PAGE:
One could argue that the star wattage of the majority of celebrities in that above list has significantly dimmed over the years. Many of them aren't A-listers, and several, like Judd, have seen their movie careers slow to a grinding halt, perhaps explaining why they've chosen this moment in their careers to deign trying out TV. (Anyone who thinks the Hollywood caste system doesn't ghettoize TV anymore need only tune in to the Golden Globes, where movie actors populate the tables closest to the stage while stars on even the most popular TV shows sit practically across the street.) An audience that's not willing to watch these stars in films anymore might not be willing to watch their TV series.

Then there's the projects they choose. A scan of the movie star-led projects that failed reveals that most of the shows hailed from tired genres with done-to-death premises. A Gifted Man, Harry's Law: both procedurals. The Firm, Prime Suspect: both remakes. Perhaps stars are risk averse and sign on to familiarly-formatted shows thinking that they have the best chance at CSI/Law and Order-like success. But take a look at the kinds of innovative, creative series that are taking off, and this seems like a fool's plan.

That's not to say that there aren't actors largely recognized from the movies who make the TV thing work. Zooey Deschanel's New Girl is a ratings smash, boosting the actress's profile more than any of her films has. But New Girl's success can largely be attributed to its uniqueness; it's the kind of risky, go-for-broke comedy with a polarizing character that seems to scare away the big stars. Similarly, Laura Linney found success on The Big C, a show that dares try to make cancer funny. Kat Dennings may play the bawdiest female character on network television in 2 Broke Girls, and audiences are eating it up. The trio of actresses were wise to choose unusual and utterly original projects—and particularly prescient to choose comedies. (When that bloodbath is tallied, expect to see the dead dramas far out-pile comedies.)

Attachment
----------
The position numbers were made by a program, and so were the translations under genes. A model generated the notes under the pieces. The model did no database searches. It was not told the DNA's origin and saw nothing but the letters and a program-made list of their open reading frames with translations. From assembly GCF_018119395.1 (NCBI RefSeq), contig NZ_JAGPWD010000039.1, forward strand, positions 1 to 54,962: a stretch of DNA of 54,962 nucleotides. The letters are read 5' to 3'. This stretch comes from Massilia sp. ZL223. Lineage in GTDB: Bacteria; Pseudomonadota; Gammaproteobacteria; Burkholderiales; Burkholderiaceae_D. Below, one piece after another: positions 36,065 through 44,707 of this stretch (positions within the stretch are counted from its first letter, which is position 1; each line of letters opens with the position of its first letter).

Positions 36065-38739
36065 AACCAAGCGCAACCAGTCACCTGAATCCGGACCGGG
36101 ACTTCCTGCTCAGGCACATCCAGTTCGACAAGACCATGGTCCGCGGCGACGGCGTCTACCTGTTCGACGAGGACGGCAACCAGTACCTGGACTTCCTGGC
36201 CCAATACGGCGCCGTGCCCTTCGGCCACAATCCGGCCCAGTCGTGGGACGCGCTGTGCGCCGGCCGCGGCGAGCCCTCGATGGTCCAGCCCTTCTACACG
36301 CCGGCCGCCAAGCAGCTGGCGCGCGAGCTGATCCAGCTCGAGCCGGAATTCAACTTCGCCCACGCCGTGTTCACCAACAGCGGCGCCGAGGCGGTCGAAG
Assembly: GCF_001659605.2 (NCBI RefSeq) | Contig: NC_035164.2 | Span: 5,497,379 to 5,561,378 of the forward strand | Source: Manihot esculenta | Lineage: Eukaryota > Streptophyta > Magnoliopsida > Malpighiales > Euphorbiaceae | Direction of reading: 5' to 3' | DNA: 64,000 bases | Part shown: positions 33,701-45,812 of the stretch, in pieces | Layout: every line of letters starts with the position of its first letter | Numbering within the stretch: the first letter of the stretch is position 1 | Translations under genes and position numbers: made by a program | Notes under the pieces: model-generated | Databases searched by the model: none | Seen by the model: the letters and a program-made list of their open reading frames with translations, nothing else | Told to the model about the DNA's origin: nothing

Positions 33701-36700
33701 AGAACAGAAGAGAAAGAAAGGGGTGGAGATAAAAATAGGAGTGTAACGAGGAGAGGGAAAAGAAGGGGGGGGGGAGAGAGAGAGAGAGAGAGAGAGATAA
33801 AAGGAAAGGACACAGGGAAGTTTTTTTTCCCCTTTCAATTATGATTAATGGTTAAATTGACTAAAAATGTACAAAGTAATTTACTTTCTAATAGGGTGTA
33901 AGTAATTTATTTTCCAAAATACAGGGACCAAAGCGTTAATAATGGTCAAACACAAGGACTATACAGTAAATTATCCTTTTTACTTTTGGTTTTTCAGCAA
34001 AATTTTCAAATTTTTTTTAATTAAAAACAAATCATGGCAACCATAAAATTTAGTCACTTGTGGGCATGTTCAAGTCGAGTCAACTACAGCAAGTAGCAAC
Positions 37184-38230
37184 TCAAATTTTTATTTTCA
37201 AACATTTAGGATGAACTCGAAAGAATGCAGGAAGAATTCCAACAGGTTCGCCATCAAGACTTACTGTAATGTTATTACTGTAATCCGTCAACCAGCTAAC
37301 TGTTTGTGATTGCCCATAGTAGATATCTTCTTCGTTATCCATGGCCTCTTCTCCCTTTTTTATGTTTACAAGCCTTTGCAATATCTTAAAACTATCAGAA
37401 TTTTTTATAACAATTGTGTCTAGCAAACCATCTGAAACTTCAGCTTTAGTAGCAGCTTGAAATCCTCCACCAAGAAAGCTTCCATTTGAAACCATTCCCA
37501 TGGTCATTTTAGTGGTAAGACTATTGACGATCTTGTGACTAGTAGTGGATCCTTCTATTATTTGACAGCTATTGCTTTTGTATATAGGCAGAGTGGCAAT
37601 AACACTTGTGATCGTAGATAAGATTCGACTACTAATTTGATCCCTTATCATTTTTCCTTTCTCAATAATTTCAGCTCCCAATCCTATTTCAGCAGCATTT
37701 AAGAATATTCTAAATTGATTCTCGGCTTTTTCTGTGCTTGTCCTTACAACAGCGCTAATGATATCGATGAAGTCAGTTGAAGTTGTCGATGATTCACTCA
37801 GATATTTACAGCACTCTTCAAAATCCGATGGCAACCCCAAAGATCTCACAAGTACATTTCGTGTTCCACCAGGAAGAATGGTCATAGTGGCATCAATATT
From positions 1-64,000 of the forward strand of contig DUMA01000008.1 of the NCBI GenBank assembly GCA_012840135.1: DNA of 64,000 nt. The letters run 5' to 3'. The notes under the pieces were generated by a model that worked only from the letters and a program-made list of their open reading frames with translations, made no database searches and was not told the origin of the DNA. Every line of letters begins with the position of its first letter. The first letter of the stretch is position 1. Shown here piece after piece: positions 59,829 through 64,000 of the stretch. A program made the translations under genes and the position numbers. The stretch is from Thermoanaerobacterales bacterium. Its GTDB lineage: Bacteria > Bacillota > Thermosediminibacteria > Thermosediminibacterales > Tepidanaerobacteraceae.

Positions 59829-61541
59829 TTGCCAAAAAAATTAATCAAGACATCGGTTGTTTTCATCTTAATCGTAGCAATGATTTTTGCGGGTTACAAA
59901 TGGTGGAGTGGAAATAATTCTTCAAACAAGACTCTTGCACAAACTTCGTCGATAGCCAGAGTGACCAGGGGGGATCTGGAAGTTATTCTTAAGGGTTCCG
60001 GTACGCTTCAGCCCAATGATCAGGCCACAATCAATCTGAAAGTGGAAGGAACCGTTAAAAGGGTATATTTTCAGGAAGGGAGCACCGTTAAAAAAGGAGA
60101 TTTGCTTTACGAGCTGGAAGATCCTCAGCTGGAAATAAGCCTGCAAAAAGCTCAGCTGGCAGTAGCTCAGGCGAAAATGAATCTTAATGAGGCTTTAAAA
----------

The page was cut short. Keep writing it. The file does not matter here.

Sure, there are other exceptions. Alec Baldwin and Sarah Jessica Parker is and was aces on 30 Rock and Sex and the City, respectively. But both actors took the roles before it became so en vogue for movie stars to flock to TV. They were the new dazzling treats; the novelty hadn't worn off yet. Oscar-winners Jessica Lange and Anjelica Huston are enjoying successful runs on American Horror Story and Smash, but they smartly assumed supporting roles, where the show's success or failure didn't rest solely on their backs.

So is Dennis Quaid the next Zooey Deschanel? Or the next Kathy Bates? Some things are just too hard to predict.

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Kevin Fallon is a reporter for the Daily Beast. He's a former entertainment editor at TheWeek.com and former writer and producer for The Atlantic's entertainment channel.